In 2011, convinced that the region’s economic advantages were narrowing, several area CEOs, non-profits, and business leadership groups—including SARTA, the Sacramento Metro Chamber, the Sacramento Area Commerce and Trade Organization (SACTO), and Valley Vision—convened to draft a “prosperity plan” for the six-county capital region. Branded the “Next Economy” initiative, the plan calls for diversification through investment in high-tech innovation, especially in six industries where the Sacramento region already shows promise: advanced manufacturing, agriculture and food, clean energy, education, information and communication technology, and life sciences and health services.
Arnold, SARTA’s head, says there are three main reasons for the Next Economy emphasis on technology. First, when successful tech companies start to scale up, they can add jobs quickly. Second, the jobs they add are generally high-value, well-paid, knowledge-based positions. Third, tech companies are better than others at bringing in wealth from outside the region.
A car dealership might facilitate local economic churn—you buy a car, and some of the money goes to the dealer’s employees and their families, who use it to buy groceries, and so forth—“but that is not increasing the growth, the wealth of the region,” Arnold explains. Tech firms “do that until they are blue in the face.”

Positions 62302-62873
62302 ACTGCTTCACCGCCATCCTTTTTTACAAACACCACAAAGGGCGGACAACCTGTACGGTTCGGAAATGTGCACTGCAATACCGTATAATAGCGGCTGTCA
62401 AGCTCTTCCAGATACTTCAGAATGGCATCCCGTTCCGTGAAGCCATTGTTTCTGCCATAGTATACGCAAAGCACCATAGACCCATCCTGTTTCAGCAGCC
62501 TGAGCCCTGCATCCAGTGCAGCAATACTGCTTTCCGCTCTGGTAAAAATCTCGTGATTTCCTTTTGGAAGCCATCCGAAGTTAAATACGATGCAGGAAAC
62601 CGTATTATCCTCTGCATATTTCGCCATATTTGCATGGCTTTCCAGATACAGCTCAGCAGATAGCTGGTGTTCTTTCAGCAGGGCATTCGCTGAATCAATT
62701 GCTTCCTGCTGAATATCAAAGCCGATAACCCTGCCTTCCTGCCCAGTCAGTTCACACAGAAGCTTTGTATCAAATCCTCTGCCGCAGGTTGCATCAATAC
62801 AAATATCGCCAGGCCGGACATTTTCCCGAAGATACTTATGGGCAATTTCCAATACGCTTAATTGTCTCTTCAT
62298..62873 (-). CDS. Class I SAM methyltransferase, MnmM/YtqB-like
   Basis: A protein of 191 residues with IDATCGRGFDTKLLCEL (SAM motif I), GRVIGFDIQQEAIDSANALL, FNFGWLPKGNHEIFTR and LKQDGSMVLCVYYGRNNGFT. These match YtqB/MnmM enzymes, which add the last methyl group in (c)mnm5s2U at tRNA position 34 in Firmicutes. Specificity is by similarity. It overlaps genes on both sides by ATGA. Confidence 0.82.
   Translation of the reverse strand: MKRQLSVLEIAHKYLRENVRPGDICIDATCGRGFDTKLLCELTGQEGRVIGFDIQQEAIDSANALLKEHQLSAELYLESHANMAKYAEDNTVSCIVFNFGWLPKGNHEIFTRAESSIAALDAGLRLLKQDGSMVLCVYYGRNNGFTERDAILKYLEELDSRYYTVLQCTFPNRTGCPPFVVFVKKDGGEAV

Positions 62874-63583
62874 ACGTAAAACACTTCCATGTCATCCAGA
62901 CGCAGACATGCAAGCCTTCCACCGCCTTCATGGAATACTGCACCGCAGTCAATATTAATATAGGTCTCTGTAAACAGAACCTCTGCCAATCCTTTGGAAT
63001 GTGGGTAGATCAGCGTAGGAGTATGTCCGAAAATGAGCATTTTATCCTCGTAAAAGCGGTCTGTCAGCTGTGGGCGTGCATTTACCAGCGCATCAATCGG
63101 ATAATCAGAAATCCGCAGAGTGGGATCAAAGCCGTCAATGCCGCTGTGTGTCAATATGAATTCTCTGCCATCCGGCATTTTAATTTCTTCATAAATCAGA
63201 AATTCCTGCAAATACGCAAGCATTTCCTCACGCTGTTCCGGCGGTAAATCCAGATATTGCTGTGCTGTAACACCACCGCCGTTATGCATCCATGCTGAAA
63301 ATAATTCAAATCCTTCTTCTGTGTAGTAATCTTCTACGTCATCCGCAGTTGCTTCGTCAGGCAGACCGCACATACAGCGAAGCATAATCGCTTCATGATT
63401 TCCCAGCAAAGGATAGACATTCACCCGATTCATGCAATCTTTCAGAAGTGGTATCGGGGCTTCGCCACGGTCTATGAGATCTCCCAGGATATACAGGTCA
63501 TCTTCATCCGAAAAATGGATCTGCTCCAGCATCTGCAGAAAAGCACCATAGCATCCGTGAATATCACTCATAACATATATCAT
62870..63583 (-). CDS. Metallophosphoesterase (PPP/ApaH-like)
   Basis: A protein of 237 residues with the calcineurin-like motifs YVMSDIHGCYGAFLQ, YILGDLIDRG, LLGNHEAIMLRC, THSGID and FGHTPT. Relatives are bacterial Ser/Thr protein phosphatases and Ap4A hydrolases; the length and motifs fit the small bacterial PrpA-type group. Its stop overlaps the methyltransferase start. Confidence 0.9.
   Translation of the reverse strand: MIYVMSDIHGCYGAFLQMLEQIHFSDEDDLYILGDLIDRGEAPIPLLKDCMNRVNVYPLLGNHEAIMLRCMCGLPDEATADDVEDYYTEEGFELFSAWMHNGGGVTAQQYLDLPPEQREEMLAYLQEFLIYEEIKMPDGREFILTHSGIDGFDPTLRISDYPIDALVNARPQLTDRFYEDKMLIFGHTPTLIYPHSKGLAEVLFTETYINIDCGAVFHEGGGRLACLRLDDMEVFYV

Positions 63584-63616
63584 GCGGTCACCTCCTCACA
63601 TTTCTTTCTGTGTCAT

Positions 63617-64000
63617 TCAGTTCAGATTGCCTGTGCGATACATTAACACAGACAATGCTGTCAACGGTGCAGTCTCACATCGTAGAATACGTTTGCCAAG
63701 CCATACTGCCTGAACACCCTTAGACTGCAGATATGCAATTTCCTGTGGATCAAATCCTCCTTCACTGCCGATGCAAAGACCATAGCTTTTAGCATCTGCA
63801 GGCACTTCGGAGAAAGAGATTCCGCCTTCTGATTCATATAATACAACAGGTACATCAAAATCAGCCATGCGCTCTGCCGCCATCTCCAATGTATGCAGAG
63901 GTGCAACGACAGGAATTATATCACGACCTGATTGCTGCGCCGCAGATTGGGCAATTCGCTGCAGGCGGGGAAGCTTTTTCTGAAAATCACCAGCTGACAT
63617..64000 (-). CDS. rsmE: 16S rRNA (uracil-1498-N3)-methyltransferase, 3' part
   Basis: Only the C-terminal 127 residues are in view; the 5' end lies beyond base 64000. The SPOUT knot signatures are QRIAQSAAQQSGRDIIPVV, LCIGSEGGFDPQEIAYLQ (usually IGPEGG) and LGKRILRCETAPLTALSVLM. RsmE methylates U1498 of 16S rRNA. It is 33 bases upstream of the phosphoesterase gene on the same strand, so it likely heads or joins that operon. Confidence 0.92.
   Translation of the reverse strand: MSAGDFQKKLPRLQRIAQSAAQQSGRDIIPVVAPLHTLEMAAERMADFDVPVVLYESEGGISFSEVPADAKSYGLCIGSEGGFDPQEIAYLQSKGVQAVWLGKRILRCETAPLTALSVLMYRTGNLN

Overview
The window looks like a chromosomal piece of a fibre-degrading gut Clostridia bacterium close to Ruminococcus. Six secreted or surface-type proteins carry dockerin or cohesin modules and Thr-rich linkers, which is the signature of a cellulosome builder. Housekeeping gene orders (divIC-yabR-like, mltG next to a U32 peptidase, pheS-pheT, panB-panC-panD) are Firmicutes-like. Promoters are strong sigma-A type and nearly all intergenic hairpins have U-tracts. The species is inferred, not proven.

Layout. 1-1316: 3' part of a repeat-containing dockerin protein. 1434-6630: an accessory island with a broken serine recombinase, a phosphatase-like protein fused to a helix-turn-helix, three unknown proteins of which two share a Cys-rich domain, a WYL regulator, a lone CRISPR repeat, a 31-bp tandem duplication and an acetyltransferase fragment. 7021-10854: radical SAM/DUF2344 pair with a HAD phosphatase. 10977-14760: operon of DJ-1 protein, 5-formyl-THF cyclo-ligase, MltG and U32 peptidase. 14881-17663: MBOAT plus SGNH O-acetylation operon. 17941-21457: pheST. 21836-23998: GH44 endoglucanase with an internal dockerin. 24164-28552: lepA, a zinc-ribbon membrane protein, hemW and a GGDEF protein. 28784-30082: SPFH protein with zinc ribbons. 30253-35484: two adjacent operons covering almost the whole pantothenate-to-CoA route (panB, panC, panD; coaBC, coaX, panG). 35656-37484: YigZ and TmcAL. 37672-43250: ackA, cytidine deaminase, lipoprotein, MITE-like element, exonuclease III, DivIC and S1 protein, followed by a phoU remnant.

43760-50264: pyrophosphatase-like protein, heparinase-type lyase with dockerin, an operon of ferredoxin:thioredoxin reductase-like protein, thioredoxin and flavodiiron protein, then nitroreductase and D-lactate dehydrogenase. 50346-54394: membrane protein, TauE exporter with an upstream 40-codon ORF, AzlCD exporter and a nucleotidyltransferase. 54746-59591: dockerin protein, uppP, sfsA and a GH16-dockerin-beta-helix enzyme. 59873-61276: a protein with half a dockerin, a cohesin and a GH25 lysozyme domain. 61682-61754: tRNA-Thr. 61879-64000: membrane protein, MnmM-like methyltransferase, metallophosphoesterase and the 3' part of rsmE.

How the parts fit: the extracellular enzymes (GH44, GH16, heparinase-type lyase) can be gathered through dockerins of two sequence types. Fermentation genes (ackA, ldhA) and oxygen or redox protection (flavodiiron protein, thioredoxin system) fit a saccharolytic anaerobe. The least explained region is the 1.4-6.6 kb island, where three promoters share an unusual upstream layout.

Arnold’s biggest effort of late has been to build three vertical programs—AgStart, CleanStart, and MedStart—focused on promoting specific industry clusters. In the sustainable agriculture cluster, she says, SARTA has identified 66 companies in the nine-county area around Sacramento. Most are in or near Davis. In clean energy, there are 99 companies, and in medical devices and biosciences, there are 137. The programs sponsor mixers, showcases, and other networking events designed to publicize the accomplishments of local firms and ensure that people working within each cluster get to know each other.
The area’s single largest engine for generating ideas that can grow into companies, Arnold says, is the University of California, Davis, which captured a stunning $754 million in research funding in 2012-13, putting it ahead of powerhouses like UC Berkeley, MIT, and Harvard. In fact, that’s where Arnold cut her economic-development teeth. From 2002 to 2008 she worked in the university’s technology transfer office, where she helped to run a program called UC Davis Connect that was designed, she says, to “better connect the intellectual horsepower of the campus with the commercialization potential of the private sector.”
But the program had mixed results, and only in the last couple of years has the university begun to experiment with … Next Page »